LDA: Clients vs. documents

At Singularities, we have been experimenting with different mixture models and datasets. Our first approximation was to use LDA on a membership restaurant dataset by aggregating each client's transactions separately, so that “each” document contains the number of times a given client has bought a particular item. As a result, we obtained a highly interpretable model. However, we identified two drawbacks with this approach:
LDA models each document as a mixture of topics. In our example, a given client could be categorized as {Topic1: 40%, Topic3: 40%, Topic9: 20%}, where Topic1 corresponds to veggie patty sandwiches, Topic3 corresponds to soft drinks, and Topic9 corresponds to desserts. As a result, there is no single “cluster” to which a given client can be assigned, and most criteria (e.g. selecting the topic with the highest probability) are to some extent arbitrary. Certainly, this can be overcome by adjusting the Dirichlet priors' concentration parameters α and β before training so that it results in a more sparse model; however, this requires case-specific tuning (hard!) and many implementations (for instance, Spark's MLlib) restrict the range of possible values for these parameters.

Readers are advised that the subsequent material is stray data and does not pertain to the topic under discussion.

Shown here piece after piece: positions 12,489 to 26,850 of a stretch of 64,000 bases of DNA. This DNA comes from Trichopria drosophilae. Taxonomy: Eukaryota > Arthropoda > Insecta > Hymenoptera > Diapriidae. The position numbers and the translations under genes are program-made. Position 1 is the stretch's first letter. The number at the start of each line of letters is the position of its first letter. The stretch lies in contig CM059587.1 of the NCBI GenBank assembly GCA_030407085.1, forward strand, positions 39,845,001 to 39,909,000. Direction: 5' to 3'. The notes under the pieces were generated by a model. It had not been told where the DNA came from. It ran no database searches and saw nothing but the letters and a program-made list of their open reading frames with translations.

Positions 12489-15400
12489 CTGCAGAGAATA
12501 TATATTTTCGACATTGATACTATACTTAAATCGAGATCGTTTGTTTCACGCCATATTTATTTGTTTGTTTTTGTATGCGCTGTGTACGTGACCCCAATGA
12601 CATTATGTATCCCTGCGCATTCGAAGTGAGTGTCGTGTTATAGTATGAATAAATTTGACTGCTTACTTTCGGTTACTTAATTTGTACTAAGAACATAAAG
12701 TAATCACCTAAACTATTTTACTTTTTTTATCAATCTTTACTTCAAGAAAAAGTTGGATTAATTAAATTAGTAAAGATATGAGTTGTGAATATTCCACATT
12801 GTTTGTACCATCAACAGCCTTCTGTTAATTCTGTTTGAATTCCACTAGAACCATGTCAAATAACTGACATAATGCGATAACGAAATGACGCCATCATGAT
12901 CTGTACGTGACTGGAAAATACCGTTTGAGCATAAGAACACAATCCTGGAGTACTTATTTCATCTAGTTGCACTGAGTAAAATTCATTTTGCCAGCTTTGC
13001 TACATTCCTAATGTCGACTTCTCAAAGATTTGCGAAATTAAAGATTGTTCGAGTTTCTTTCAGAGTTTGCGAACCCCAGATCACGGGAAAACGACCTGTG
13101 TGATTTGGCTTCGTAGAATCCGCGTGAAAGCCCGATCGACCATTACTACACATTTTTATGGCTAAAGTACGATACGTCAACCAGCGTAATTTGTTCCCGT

Empirical results in the literature have shown that LDA tends to underperform in corpora comprised of short documents [3]. This affects the stability of the topic assignments in our case, particularly for clients with a relatively small number of transactions.
To deal with the above, we have been experimenting with simpler and stricter models, which we describe in the rest of this log post.

Moving forward

The first model we experimented with is the Dirichlet Multinomial Mixture, which is a fully Bayesian version of the mixture-of-unigrams model. This model employs a “harder” clustering assignment in which a document is assigned to a single document (in the same way as the GMM), and has been shown to provide good allocations with shorter documents and a tendency to allocate to a minimal number of clusters, in a way similar to the “rich get richer” property seen in nonparametric models [4]. Our preliminary results with the DMM show highly stable assignments and convergence in fewer iterations (an unexpected performance plus), at the cost of a less interpretable model that leads to a higher number of topics.